The better half of the band’s career, collected.
Mike Diver 2011-02-04
The Music’s break-up, in September last year, didn’t exactly set the press alight. Indeed, if it wasn’t for the release of this double-disc compilation – very much a what-it-says-on-the-tin job, albeit assembled with more care than many of its kind – the fact that the Yorkshire-born disco-baggy-gets-psychedelic four-piece were no more might well have passed the casual listener by entirely. But, as its titular time frame suggests, this is far from a complete full stop. It only assembles material – lots of material – from their days signed to Virgin/Hut, home to two of the band’s three studio long-players.
Opening with debut single Take the Long Road and Walk It – released initially via Fierce Panda and limited to a very collectable 1,000 copies – and closing with Breakin’ – from second LP Welcome to the North – and a handful of alternative mixes, this is a fairly chronological journey through the productive first half of the band’s career. Of much interest to fans will be the inclusion of You Might As Well Try to F*** Me, the lead track from the EP of the same name, released ahead of the band’s eponymous debut. From the EP, only one track, Too High, would make the transfer (in a newly recorded guise) to the group’s well-received debut. The other two strays, Karma and Treat Me Right, are included here too, but it’s the provocatively titled number that stands out. Here, frontman Robert Harvey – recently heard guesting on The Streets’ final LP – sounds genuinely charged with energy. Later, his performances would take on a rather distracting preacher-man quality, rhetoric inspired by an increased interest in martial arts and a move to teetotalism getting in the way of the raw passion that surged through The Music’s first wave of releases.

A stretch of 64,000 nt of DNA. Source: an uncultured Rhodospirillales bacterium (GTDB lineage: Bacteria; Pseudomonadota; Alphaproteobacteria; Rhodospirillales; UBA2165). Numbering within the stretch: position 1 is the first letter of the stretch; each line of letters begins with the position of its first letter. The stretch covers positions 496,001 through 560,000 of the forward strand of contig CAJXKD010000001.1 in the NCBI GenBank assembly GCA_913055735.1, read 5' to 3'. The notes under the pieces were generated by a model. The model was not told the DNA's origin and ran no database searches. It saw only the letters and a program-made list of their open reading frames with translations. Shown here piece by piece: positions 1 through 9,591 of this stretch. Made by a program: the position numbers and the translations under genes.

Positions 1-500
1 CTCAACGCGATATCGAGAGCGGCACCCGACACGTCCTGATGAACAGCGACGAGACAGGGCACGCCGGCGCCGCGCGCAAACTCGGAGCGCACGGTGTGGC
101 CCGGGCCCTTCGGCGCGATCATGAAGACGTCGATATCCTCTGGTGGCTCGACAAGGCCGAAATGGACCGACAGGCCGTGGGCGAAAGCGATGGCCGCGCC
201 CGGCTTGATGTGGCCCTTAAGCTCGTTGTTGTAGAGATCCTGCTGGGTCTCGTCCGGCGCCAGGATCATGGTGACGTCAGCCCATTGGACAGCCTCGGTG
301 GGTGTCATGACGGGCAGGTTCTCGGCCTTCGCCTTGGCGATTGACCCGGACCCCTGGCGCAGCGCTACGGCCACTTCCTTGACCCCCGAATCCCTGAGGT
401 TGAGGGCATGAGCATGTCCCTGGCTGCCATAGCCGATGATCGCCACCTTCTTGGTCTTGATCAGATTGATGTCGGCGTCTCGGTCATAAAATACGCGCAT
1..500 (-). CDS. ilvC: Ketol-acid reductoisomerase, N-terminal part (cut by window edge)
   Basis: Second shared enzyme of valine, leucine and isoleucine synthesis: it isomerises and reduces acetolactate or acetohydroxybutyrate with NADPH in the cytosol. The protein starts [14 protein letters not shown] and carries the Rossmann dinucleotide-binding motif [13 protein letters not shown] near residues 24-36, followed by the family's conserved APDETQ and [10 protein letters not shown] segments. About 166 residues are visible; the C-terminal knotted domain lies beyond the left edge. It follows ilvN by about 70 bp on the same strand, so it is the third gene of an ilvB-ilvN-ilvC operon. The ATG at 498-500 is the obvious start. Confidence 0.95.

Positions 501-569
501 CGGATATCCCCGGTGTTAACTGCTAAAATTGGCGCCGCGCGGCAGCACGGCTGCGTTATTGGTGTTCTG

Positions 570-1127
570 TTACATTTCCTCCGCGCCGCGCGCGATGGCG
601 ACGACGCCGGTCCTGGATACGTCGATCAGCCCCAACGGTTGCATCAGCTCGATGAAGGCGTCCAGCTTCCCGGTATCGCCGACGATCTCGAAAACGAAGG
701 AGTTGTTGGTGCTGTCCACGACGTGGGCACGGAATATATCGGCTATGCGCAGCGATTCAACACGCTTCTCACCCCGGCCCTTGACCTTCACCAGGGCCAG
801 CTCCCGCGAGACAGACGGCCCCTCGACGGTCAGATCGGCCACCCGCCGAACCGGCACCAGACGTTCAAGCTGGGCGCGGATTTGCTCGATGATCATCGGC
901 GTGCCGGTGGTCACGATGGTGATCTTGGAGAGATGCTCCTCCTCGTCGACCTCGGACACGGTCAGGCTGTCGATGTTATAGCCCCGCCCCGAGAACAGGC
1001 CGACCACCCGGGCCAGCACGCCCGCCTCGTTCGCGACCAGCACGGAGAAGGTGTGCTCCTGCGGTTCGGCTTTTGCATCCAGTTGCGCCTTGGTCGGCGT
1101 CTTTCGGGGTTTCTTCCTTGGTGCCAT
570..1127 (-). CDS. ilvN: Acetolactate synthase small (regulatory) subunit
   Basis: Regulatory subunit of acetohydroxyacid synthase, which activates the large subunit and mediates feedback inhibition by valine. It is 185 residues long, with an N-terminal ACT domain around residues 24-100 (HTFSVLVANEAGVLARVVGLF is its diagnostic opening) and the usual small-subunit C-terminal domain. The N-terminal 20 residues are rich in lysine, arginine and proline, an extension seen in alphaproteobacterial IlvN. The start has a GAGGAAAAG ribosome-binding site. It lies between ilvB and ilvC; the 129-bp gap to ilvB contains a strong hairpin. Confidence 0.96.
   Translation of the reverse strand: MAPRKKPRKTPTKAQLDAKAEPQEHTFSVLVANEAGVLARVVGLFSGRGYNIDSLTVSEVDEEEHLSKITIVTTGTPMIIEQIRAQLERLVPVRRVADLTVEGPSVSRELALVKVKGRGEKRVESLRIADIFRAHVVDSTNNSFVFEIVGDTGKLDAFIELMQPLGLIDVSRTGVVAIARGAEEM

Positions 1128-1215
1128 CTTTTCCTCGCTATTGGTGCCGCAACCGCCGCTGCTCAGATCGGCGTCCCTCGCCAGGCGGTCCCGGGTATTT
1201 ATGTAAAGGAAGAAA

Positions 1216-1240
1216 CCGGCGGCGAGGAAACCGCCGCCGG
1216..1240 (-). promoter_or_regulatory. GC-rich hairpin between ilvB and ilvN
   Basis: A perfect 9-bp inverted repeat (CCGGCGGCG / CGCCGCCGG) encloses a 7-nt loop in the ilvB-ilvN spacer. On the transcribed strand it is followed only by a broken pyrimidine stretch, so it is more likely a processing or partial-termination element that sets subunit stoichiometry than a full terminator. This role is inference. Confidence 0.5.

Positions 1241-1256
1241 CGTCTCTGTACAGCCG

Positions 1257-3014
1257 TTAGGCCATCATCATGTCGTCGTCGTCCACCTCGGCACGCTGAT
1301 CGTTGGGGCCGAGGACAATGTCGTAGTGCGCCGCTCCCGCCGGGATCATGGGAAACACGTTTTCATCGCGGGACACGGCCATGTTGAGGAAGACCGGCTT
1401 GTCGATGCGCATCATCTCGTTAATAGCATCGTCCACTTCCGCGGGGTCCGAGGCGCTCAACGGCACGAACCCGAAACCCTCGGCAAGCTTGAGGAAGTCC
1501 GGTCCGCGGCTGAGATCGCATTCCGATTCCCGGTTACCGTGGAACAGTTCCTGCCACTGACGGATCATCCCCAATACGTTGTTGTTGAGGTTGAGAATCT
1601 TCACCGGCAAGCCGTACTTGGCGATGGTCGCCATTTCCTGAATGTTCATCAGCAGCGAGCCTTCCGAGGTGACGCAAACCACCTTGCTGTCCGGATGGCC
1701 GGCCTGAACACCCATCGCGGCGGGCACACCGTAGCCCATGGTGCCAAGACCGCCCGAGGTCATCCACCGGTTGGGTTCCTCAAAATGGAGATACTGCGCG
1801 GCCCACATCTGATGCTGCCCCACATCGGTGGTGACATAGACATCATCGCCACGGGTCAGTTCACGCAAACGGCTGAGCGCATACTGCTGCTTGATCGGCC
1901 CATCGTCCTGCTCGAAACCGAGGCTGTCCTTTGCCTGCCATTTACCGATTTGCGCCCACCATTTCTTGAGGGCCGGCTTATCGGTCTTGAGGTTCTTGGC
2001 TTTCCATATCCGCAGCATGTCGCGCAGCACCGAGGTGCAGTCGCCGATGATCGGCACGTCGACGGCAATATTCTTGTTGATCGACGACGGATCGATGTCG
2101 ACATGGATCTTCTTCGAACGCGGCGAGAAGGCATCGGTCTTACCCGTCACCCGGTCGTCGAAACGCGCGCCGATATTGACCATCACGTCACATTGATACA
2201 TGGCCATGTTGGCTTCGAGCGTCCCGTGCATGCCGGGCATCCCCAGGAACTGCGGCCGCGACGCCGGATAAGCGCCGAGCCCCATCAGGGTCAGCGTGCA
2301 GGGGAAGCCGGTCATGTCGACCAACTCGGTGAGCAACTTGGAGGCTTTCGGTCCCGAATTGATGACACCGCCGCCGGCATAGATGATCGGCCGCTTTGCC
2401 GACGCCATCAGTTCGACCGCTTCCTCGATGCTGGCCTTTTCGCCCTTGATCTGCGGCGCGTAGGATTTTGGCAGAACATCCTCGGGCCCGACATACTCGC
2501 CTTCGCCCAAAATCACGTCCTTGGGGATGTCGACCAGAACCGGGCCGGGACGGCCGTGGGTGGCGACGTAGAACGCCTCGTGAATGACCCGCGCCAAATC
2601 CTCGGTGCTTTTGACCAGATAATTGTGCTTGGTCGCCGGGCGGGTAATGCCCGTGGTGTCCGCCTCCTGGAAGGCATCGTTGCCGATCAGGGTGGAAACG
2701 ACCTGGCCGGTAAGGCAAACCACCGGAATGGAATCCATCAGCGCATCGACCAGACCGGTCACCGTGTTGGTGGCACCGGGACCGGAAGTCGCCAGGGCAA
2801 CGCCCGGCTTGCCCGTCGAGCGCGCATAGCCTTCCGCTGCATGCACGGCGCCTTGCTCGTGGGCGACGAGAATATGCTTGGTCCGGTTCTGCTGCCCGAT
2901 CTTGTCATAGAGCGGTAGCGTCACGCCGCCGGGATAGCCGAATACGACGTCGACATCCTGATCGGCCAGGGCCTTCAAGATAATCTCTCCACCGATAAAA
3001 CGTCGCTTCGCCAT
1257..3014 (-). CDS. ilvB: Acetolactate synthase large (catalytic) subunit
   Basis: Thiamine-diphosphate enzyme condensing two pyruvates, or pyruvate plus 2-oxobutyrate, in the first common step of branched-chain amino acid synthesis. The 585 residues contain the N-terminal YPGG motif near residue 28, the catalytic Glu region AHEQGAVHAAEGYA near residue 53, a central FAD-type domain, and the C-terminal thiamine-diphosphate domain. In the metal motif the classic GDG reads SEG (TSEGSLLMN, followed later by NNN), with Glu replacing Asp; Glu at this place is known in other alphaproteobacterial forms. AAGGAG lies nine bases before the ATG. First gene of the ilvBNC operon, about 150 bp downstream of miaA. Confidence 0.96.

There was more conviction to the mysticism, too, in the band’s initial rush of recordings – no doubt a product of having fewer expectations to live up to, what with their audience far from peaking. So, the five minutes of Karma feel like two, the listener swept up in the storm of whirring, early-Verve-like instrumentation. First LP cut The People (which also fronted a four-track EP) is a rollickingly confident number, rich in lyrical cliché but never in doubt of its own greatness (and it is a fairly great stomp-rocker), and b side Dragon Song is similarly focused in its forceful direction.
Indie music that you could dance to, or dance music you could rock to – however the individual received The Music at the time of these releases (by far their best, as album three, Strength in Numbers, would have been better titled Assembled by Numbers), there’s no doubt an impression was left. At times they showed glimpses of talent that could have elevated them to the status of The Stones Roses and Primal Scream, in the pantheon of northern souls with twitchy soles. At 28 tracks, there’s plenty of forgettable fare included here, but at its best this retrospective presents a band that successfully punched well above its weight.